All of these areas of course have a direct impact on passengers, whose primary concern is timeliness and the safety of their flight. For the service providers, adhering to their Service Level Agreements (SLAs) is of utmost importance, and for all parties, meeting their fiscal goal is a top priority.

These examples are just the tip of the iceberg relating to the complexities and challenges associated with aircraft deicing processes. There are now software solutions which specifically target aircraft deicing processes and address these challenges, with the goal of optimization.

How Optimization Software Supports Improved Deicing Processes

Today’s optimization software solutions supporting deicing processes are designed to improve communications between all stakeholders (i.e., airlines, ground handlers, the airport and air traffic control). These solutions create a level of transparency that is required to optimize deicing processes and outcomes. The software enables the real-time, proactive management of deicing requests, collaborative decision making and improved performance. The software is easily integrated with an airport’s Airport Collaborative Decision Making (A-CDM) system and its weather prediction system, as well as vehicle positional telemetry. Based on these systems’ data, the software predicts the number of scheduled departures and supports advanced workforce and equipment planning. It provides an opportunity to inform passengers in advance of potential flight delays or cancellations due to icing conditions.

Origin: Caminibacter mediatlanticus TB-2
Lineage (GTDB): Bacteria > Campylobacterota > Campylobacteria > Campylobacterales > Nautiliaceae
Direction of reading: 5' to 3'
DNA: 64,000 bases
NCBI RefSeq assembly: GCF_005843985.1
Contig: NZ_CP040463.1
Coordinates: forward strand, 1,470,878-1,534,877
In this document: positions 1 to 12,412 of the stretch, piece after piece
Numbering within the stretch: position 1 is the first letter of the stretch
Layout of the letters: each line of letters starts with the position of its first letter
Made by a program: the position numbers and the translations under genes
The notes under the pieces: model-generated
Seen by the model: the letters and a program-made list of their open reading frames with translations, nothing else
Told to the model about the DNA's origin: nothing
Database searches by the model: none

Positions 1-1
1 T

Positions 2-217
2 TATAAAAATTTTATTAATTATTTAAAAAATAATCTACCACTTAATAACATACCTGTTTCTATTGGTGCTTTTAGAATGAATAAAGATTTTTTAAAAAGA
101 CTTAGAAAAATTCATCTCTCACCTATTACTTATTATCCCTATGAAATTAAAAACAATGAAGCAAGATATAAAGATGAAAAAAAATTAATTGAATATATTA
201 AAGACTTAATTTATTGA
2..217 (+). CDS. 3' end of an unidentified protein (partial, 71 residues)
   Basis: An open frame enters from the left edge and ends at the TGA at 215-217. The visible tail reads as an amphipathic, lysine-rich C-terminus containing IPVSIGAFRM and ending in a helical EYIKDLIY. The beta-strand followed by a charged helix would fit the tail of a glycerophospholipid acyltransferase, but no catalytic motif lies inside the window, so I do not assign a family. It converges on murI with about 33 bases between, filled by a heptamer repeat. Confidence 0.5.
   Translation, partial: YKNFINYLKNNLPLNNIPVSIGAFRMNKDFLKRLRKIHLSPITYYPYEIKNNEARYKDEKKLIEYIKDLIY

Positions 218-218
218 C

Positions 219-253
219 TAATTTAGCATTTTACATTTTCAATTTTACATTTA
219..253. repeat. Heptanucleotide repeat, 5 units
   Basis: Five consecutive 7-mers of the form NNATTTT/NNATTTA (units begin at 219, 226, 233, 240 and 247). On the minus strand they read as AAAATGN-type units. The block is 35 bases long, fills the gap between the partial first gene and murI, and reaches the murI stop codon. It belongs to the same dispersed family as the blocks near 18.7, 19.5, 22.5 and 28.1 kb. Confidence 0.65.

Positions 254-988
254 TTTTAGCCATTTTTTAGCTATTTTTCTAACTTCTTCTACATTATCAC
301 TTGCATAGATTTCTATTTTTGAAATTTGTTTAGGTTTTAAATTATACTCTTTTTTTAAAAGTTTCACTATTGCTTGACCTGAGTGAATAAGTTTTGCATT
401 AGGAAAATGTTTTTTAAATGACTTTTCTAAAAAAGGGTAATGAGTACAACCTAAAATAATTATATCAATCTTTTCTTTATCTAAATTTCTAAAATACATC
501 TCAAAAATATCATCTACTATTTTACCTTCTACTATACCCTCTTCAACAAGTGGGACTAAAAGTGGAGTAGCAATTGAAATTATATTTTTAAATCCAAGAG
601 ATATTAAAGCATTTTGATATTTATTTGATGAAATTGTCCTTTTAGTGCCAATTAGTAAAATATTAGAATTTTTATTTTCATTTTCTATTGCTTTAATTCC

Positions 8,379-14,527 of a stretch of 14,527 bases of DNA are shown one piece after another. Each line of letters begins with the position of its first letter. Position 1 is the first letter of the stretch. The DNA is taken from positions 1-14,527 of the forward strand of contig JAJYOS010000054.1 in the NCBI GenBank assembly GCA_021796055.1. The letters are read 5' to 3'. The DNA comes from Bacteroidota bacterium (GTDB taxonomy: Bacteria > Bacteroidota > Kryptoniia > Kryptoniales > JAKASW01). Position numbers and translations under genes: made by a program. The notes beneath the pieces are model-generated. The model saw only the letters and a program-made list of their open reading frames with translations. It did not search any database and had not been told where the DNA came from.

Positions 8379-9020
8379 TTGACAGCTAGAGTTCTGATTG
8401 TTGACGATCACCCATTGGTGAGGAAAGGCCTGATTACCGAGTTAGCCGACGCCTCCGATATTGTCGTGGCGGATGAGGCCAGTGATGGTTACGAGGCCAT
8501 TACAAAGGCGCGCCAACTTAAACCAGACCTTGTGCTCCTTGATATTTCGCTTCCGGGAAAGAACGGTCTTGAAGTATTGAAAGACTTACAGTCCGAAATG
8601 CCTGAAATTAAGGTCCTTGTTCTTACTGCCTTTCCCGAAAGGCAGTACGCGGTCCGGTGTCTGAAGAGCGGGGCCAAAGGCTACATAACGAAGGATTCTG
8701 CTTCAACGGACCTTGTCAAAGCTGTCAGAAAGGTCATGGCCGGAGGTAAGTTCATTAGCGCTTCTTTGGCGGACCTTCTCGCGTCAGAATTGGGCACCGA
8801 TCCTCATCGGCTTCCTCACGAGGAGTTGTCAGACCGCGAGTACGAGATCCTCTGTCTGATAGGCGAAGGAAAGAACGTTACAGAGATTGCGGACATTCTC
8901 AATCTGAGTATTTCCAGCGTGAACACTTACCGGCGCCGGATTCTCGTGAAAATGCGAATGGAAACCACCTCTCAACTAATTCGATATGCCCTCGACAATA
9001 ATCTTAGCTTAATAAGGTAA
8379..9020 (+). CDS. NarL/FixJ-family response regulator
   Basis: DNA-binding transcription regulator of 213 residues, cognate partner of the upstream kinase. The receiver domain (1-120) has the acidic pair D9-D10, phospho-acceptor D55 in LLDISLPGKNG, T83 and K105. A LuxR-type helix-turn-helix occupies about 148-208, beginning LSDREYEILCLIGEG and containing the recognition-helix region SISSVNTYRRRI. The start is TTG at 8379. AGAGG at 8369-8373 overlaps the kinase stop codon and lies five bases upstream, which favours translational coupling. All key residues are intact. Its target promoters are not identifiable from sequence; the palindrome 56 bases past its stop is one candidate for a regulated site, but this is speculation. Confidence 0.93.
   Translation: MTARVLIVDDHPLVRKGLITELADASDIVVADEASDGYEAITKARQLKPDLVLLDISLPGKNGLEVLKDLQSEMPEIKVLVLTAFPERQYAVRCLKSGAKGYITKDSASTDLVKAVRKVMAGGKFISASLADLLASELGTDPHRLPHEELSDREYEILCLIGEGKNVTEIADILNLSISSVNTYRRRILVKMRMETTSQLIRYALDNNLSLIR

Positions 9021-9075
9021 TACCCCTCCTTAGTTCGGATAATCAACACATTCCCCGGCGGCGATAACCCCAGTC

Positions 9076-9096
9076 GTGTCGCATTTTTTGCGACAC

Shortly after a pilot issues a deicing request (i.e. verbally via radio or automatically via the Aircraft Communications Addressing and Reporting System, ACARS), it is reported to the A-CDM. In coordination with the system, the software automatically generates an estimated deicing start time. The deicing task is then automatically assigned to a deicing truck and displayed on its on-board computer. The truck is assigned in accordance with rule-based specifications relating to weather conditions, aircraft size, trucks capabilities, current GPS location, travel route, etc. and other service order requests. Mobile devices are used to give live feedback on the current state of work to dispatching controllers so that situational awareness is maximized. All data is transmitted and recorded in real-time via telematics. It is later used to generate reports, evaluate SLA compliance, verify services rendered, and for managing billing and complaints.